BATU, Indonesia. Photo by Jes Aznar

Friday, December 1, 2006

Farewell, dear Gov

He was valiant to the end, much like a runner triumphantly rounding the homestretch after a fruitful life that included a successful stint as the country's top banking regulator.

Former Bangko Sentral ng Pilipinas (BSP) Rafael Carlos B. Buenaventura passed away at 3:10 p.m. yesterday at the Asian Hospital in Muntinlupa City after a falling into a coma, said his wife, artist Ma. Victoria Rufino who was with him.

"He passed away peacefully at 3:10 p.m. because of cardiac arrest due to complications," she said yesterday.

His remains were to be cremated last night. A novena mass will be held today (Dec. 1) at 6 p.m at the Santuario de San Antonio church in Forbes Park, Makati.

The 68-year old Mr. Buenaventura, who was born in San Fernando, La Union, on August 5, 1938, served as BSP governor from 1999 to 2005.

During his stint, he managed to keep monetary policy and the banking sector stable despite facing one of the toughest political transitions in the country's history.

Gov."Paeng" as he is fondly called by family and friends, emerged as one of the most colorful personalities in banking.

He implemented much-needed reforms in the sector and saw the Philippine central bank through one of the toughest times in the country including the impeachment trial of former president Joseph E. Estrada.

Mr. Buenaventura considered his biggest achievement as laying down the foundation for microfinance banking.

"I like to think that microfinance is my most important contribution," he said in an interview back in 2004.

He has become so passionate with Bangko Sentral's microfinance initiatives that reporters covering the beat during his time have become so used to the topic.

In fact, reporters would jokingly close their notebooks when the amiable governor starts talking about his latest microfinance initiatives.

But people aspiring to put up small businesses can only thank him for his legacy. Since Mr. Buenaventura introduced microfinance initiatives, the number of banks engaged in small-scale, collateral-free lending has risen to 132 from only 20 in 1999.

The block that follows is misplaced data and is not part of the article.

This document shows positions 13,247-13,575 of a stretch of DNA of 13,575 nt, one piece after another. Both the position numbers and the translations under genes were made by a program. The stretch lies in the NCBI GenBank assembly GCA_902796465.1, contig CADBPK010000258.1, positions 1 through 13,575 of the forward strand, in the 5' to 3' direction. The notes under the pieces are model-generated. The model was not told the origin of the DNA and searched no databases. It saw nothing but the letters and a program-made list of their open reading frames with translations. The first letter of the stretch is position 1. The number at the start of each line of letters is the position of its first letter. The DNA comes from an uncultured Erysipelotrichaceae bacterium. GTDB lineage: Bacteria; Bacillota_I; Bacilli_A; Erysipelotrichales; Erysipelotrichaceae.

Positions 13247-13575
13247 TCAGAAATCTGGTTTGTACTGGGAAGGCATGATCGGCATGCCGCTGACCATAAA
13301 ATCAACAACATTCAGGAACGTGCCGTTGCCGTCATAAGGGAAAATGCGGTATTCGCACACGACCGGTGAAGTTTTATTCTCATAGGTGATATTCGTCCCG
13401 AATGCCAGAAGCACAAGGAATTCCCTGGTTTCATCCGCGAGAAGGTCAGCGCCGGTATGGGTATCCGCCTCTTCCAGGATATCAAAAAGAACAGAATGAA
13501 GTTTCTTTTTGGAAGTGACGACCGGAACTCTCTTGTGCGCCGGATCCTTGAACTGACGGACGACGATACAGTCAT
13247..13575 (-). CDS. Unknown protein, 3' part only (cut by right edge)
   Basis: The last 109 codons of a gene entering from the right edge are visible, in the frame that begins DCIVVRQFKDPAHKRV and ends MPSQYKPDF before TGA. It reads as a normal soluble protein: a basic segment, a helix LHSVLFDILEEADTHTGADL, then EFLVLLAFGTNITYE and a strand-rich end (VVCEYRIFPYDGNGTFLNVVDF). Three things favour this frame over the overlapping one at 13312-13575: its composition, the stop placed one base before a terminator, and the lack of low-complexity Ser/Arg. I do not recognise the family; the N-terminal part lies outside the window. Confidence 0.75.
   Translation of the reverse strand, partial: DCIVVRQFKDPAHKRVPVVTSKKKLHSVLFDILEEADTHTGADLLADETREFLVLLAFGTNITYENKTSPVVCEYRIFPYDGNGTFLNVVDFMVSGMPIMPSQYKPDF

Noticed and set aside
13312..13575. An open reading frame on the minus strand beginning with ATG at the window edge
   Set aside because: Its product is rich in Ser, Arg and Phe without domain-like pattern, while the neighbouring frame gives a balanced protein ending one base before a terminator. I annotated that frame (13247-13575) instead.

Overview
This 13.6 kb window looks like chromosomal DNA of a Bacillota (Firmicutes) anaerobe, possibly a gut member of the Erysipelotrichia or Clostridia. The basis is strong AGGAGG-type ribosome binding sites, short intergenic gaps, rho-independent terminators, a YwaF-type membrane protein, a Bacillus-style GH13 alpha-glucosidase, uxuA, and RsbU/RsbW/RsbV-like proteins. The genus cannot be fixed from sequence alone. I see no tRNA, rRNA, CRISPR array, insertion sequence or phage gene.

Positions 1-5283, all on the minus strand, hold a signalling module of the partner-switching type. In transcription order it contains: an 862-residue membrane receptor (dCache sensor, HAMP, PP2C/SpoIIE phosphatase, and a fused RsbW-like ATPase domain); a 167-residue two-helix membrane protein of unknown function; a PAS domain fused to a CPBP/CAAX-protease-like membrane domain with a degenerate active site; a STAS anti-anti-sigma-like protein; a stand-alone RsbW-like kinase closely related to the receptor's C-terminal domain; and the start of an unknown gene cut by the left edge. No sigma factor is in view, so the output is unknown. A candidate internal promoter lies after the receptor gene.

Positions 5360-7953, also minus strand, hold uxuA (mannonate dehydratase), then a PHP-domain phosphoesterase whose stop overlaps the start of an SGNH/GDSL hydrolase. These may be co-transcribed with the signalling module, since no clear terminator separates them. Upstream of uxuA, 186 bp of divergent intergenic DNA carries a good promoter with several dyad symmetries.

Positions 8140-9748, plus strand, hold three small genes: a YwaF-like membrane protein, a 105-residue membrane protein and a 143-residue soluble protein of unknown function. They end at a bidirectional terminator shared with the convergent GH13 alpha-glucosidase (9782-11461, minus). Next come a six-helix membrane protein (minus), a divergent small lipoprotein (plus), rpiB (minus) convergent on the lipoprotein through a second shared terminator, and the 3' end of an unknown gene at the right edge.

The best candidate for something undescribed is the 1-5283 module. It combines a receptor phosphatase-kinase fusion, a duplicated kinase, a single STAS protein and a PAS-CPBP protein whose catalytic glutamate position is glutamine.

Mr. Buenaventura encouraged banks to engage in microfinance lending by having the central bank provide incentives for those venturing into the business.

The former Citibanker also counts as an achievement the central bank's shift to the so-called inflation-targetting method of setting monetary policy.

Local and international business circles recognized his successful term but it was the recognition fromthe prestigious New York-based Global Finance magazine that he is most proud of.

He was given a Grade A from 2002 and 2003, a feat that was difficult to achieve for a monetary chief in an emerging market like the Philippines.

Before being appointed as central bank chief, Mr. Buenaventura spent more than three decades in the private sector as head of PCIBank and regional treasurer of Citibank. He also headed the Bankers Association of the Philippines, the lobby group of local bankers.

He ended his stint at the BSP happy that President Gloria Macapagal-Arroyo appointed Amando M. Tetangco as his successor.

On the lighter side, Mr. Buenaventura is known for his sense of humor, his crisp barongs, well-combed hair and colorful ties.

Mr. Buenaventura is a proud Atenean, where he completed his secondary education.

After completing his high school education at the Ateneo, Mr. Buenaventura studied at the De La Salle University, where he received a bachelor's degree in commerce.

He completed a master’s degree in business administration at the Stern School of Business of the New York University in the United States.

(A shorter version of this article was published in BusinessWorld on Dec. 1; photo from

I covered Gov. Paeng for two years when I was assigned to cover the central bank beat in 2004. I didn't like him at first because I felt like he only wanted to talk to the veterans but I would later earn his trust.

I learned a lot from this man, a sweet, charming, brilliant and well-respected government official. Although there were times when I felt like he was still wearing a bankers' hat while at the central bank, the policies that he pushed proved otherwise.

"Chances favor a prepared man," he likes to tell reporters. I never forgot that piece of advice since then.

The last time I talked to him was in September when I apologized for missing his dinner invitation. He was charming and amiable as always. He said we'd see each other again. That was, however, the last time I would talk to him.

Farewell, dear Gov.